Are the millions being “treated” really diseased, or, are they normal? When push comes to shove, CHADD does produce articles from the scientific literature and does call them proof, but what they produce is never the actual proof called for before a single child/patient can be called abnormal/diseased.
But I won’t prejudge you, Mr. Ross. What MSN-UK, Ms. Snook, and I would like at this moment is the proof. We will give you a day or two to present it or to confess there is none. One proviso: As I have shown above, original case reports of new diseases are contained in a single publication, often a quite short publication. Please get to me 11/20 or 11/21 with a copy to MSN-UK and Ms. Snook with the cite/reference (if you have the full article that would be appreciated) to the article constituting proof that ADHD is actually a disease. I will look for them by e-mail, tomorrow, 11/20/07.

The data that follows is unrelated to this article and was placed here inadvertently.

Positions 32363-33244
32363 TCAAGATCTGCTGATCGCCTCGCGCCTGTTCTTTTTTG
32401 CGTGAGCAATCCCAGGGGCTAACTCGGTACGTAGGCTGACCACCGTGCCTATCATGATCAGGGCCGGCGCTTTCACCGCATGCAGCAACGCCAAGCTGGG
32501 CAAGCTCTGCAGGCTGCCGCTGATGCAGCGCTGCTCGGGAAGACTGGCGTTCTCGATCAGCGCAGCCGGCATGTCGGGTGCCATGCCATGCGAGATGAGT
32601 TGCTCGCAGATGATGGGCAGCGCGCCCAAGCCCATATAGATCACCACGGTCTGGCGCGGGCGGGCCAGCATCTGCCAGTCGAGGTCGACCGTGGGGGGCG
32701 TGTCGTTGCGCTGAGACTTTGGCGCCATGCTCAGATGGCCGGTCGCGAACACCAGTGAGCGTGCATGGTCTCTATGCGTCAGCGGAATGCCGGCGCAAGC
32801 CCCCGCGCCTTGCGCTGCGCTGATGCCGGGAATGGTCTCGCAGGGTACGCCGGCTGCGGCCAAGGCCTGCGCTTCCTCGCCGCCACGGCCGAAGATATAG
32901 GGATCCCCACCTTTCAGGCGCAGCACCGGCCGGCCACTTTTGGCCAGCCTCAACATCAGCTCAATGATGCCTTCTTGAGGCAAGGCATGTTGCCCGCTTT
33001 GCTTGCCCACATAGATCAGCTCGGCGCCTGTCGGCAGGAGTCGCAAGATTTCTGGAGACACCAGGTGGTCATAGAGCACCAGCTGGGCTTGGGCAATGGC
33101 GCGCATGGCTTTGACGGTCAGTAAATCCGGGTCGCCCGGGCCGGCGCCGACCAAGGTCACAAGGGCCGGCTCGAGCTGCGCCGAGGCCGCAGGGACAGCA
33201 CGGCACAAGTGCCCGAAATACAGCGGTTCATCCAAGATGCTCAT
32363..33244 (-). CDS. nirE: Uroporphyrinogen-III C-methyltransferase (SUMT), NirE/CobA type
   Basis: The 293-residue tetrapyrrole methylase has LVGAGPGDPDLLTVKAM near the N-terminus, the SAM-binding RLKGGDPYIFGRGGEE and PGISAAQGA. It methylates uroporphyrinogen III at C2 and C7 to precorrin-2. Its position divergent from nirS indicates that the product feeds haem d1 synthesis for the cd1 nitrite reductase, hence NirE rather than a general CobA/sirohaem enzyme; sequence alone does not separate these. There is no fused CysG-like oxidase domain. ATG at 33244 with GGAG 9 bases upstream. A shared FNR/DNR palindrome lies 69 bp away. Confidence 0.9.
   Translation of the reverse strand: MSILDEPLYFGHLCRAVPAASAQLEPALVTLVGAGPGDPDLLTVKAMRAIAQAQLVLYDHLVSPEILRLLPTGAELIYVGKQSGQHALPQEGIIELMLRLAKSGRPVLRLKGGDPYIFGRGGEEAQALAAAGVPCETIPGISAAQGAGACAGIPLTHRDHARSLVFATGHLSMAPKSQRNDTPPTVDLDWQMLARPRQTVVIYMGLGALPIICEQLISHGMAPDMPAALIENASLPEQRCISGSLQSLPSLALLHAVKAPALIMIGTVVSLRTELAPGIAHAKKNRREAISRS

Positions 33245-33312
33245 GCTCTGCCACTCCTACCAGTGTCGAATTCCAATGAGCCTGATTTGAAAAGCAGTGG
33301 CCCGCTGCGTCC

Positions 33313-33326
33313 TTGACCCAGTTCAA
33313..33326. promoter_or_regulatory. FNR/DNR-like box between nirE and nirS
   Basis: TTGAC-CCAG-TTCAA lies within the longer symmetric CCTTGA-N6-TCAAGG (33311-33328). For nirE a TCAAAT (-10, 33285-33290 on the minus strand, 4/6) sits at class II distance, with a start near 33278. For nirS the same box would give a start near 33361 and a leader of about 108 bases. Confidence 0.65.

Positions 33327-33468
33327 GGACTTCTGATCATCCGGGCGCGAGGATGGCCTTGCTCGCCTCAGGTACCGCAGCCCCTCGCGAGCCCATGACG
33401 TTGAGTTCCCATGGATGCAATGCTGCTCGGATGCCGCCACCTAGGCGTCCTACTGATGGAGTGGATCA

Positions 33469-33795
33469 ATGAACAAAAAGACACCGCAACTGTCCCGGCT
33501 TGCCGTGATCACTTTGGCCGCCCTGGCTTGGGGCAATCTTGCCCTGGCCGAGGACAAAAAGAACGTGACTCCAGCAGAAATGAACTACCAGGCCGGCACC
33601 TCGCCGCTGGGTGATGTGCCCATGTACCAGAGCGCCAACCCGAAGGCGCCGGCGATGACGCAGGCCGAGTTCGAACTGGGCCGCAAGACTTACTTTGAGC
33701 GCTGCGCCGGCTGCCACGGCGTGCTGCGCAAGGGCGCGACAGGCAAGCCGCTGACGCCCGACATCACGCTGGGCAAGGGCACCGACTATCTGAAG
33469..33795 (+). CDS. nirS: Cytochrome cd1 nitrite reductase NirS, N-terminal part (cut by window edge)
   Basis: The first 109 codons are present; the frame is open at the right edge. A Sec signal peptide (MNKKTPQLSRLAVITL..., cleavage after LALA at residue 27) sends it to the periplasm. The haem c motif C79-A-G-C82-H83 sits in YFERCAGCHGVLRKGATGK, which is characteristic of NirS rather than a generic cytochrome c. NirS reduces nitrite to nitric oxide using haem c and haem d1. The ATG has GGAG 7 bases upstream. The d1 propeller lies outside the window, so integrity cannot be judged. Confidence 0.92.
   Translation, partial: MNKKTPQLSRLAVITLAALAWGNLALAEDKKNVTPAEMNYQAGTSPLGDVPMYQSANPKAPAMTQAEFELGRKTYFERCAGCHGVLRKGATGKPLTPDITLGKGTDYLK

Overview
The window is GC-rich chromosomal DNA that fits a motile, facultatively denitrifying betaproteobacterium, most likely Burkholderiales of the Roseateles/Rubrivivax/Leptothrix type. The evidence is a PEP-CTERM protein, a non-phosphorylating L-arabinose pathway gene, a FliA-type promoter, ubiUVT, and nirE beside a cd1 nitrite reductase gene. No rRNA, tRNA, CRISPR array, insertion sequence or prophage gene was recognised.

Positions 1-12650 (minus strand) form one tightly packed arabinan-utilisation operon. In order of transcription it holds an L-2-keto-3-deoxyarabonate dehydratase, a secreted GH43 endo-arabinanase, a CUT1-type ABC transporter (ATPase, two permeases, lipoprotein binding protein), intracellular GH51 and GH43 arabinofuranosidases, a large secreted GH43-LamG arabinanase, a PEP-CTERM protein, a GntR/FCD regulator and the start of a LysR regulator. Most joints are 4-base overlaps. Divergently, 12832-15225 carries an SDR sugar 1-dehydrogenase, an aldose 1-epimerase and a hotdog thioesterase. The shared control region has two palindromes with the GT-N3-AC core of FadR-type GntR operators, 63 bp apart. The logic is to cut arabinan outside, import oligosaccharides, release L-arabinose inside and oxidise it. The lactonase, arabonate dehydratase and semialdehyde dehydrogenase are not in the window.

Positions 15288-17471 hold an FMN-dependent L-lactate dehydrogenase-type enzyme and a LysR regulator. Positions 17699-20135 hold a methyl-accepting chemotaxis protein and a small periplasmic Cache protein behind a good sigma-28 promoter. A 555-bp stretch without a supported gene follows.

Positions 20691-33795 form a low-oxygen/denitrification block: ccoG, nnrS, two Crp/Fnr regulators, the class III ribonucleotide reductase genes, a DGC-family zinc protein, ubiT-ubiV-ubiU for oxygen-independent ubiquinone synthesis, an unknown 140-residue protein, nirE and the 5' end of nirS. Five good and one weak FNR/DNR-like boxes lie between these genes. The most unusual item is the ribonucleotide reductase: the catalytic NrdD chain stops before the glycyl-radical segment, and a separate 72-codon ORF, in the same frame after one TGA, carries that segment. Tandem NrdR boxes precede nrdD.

Do recall, that on November 18, 1998, the final day of the National Institutes of Health, ADHD Consensus Conference, the Panel of the Conference concluded:
“ ...we do not have an independent, valid test for ADHD, and there are no data to indicate that ADHD is due to a brain malfunction.”

Sincerely yours,
Fred A. Baughman, Jr. MD

Cc MSN UK News Editor Laura J. Snook

Anonymous said...

Well, thank you for your libellous remarks about my recently penned opinion piece on MSN - which, I note, fail to acknowledge my reference to the latest scientific study into ADHD, just published in the US. It is interesting to note also that you choose to ignore the fact my observations were all heavily qualified, drawing on my own firsthand experience of the condition. Perhaps you could deign to contact me directly before launching such a personal, not to mention spineless, attack in future:

Anonymous said...

Bravo! Thank you for fighting the good fight. How could MSN let someone like this write such non-sense. Keep up the good work. I am a fan of your blog.